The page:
Home-based fetchers best for Boks
Fri, 18 Apr 2014 12:55
His play sends the right message
There will be a sideshow in Durban on Saturday that could be just as intriguing as the main feature.
When the table-topping Sharks host the Cheetahs in a Super Rugby Round 10 match at Kings Park, the openside showdown between Springboks Marcell Coetzee and Heinrich Brussow will be worthy of any entry fee.
It is a contest, within a contest, that could go a long way towards proving that South Africa does not only have to look abroad for world class fetchers.
Bath-based Francois Louw may have become the first choice for Bok coach Heyneke Meyer in the national team's No.6 jersey, but Sharks Director of Rugby Jake White believes the home-based boys are just as worthy of fetching for their country.
The 28-year-old Louw has played 18 of his 28 Tests since Meyer took over as Bok coach, 11 of those last year - despite taking a backseat to a much younger Coetzee in the initial stages of Meyer's tenure.
Coetzee, 22, who made his debut against England in 2012, has played 15 Tests - having starting ahead of Louw in 2012. However, he played just three Tests in 2013.
Brüssow, 27, has not featured for the Boks since Meyer took over - the last of his 20 Tests having been in the 2011 World Cup quarterfinal loss to Australia.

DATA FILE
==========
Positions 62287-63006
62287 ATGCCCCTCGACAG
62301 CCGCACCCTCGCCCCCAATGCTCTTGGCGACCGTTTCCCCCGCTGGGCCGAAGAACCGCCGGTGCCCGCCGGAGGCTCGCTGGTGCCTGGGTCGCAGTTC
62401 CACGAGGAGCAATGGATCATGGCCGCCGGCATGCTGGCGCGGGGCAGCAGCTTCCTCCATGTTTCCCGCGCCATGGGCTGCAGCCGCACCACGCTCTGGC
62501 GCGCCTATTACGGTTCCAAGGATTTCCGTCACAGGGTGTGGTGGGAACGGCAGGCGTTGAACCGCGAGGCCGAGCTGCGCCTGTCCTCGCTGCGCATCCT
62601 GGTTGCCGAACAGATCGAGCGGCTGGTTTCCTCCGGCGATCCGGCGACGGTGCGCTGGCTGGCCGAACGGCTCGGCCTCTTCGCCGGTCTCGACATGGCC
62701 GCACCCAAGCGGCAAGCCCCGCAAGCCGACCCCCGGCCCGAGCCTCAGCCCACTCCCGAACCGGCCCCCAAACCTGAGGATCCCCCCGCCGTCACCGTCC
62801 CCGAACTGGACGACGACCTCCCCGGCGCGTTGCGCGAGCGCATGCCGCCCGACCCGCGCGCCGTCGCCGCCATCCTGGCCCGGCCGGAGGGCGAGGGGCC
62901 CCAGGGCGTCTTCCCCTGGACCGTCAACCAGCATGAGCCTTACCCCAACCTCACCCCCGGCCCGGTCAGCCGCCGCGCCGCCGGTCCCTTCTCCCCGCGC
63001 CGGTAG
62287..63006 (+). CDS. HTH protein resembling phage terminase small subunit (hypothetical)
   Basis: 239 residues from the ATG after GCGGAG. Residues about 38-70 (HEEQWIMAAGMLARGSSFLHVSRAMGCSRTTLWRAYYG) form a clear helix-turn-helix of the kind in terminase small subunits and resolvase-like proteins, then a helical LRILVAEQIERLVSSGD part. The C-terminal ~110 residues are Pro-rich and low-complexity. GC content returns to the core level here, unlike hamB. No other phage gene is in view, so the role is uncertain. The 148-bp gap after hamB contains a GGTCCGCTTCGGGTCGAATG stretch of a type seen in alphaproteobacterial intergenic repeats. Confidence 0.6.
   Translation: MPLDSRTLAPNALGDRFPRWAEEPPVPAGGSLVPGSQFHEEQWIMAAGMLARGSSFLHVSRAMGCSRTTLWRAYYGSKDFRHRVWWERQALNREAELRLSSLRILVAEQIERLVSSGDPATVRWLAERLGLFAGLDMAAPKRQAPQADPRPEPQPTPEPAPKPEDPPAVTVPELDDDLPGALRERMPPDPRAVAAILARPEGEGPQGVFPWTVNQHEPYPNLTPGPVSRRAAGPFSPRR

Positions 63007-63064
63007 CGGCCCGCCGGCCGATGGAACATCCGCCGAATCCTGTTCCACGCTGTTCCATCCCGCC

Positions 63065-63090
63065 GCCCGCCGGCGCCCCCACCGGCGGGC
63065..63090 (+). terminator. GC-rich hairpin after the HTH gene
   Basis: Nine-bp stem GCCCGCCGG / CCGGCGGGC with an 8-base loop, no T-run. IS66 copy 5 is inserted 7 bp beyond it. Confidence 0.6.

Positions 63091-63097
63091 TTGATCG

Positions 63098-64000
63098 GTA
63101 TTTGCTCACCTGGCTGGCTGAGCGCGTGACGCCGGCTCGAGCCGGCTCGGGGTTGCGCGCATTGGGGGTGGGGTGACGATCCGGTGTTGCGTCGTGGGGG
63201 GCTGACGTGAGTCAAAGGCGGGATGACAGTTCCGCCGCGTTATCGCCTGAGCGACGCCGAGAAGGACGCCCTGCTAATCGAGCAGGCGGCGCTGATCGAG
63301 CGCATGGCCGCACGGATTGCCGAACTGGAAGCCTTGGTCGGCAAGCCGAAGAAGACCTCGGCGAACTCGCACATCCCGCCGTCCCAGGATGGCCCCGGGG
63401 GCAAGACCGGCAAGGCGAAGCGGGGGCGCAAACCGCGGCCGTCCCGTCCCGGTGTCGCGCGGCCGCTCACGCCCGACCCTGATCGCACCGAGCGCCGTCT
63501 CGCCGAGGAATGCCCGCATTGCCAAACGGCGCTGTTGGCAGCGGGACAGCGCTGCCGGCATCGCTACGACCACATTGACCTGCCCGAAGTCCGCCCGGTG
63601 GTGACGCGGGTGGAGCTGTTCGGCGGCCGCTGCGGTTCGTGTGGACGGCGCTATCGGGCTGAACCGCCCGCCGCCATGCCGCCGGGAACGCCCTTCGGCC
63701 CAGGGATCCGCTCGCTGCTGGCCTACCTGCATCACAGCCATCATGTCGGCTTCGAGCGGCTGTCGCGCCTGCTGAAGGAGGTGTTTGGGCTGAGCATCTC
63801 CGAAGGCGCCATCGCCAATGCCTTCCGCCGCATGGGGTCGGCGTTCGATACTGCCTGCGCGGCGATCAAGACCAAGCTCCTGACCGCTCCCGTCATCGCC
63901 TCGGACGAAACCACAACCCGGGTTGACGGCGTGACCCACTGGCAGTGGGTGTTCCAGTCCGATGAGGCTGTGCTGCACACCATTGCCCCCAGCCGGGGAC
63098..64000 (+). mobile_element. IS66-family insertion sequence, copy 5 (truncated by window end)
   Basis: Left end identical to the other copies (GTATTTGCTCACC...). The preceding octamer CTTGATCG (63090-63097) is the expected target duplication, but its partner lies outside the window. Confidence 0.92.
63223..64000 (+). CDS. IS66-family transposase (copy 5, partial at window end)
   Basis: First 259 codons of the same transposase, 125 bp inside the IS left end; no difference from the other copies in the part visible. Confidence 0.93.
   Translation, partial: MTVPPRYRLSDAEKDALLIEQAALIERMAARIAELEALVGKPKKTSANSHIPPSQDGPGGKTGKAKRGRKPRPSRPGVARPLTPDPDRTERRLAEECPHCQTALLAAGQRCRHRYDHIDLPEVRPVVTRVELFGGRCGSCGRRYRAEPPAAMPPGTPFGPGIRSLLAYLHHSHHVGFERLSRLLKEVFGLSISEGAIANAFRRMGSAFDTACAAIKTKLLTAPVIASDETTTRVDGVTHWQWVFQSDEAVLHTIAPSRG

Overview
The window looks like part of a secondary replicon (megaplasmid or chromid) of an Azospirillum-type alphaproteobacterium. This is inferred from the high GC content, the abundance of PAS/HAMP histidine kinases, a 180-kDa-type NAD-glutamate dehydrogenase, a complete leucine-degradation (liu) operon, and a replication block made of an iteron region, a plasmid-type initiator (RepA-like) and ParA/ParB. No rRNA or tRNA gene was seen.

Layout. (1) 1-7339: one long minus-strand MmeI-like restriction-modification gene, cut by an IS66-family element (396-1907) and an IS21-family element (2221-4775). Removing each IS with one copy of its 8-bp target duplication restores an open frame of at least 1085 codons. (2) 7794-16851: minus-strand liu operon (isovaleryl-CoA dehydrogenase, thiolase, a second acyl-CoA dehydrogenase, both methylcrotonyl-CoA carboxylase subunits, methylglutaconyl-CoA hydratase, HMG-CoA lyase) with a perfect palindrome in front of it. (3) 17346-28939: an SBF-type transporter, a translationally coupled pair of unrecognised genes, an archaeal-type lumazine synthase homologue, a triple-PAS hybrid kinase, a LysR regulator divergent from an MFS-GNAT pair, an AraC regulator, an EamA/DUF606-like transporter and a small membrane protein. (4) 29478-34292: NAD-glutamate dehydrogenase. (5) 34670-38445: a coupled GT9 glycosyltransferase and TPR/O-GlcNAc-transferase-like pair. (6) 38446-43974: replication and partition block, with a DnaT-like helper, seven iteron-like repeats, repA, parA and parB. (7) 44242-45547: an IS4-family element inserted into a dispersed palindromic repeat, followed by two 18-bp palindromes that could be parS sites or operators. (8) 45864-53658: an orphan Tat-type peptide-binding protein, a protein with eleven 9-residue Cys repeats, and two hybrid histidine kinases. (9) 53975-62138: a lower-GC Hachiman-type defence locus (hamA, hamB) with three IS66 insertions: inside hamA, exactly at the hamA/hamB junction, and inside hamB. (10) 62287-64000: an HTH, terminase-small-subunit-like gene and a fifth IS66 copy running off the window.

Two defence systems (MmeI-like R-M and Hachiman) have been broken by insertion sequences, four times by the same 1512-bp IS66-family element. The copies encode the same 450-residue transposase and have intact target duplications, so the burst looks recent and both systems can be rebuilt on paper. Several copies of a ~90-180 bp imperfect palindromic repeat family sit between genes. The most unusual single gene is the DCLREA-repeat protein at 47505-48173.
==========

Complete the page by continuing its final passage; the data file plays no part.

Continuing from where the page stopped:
The Sharks boss, who was full of praise for Brüssow, felt Meyer could learn a lot by watching Saturday's Kings Park encounter.
"He's a great player, he's played really well for them," White said, when asked about the Cheetahs openside flank - who will make his first Super Rugby appearance of the year, after fracturing a toe in January while on duty with his Japanese club.
"They will get a lot of confidence out of him being back," the Sharks boss said about Brüssow.
However, he is obviously backing his own fetcher, Coetzee, to get the jump on in the race for the Bok No.6 jersey.
White said he hasn't done anything to Coetzee's game and that the young flank has moulded himself into a more effective fetcher - after starting out a more allround flank, which leaned almost towards a blindside type ball carrier.
"More and more his play sends the right message to the national selectors, that they don't need to look abroad to pick a guy who can do that job," White told a media briefing.
"You have a player [Coetzee] doing the job week in and week out in Super Rigby.
"I would be very surprised if, going forward, he doesn't gets seen as the guy who can fulfil that role over anyone they've picked from outside."
White said he was taking nothing away from those players, like Louw, who have been picked before.
"However, a guy who is putting his hand up week in and week out the way that he is makes it difficult to overlook his performances."
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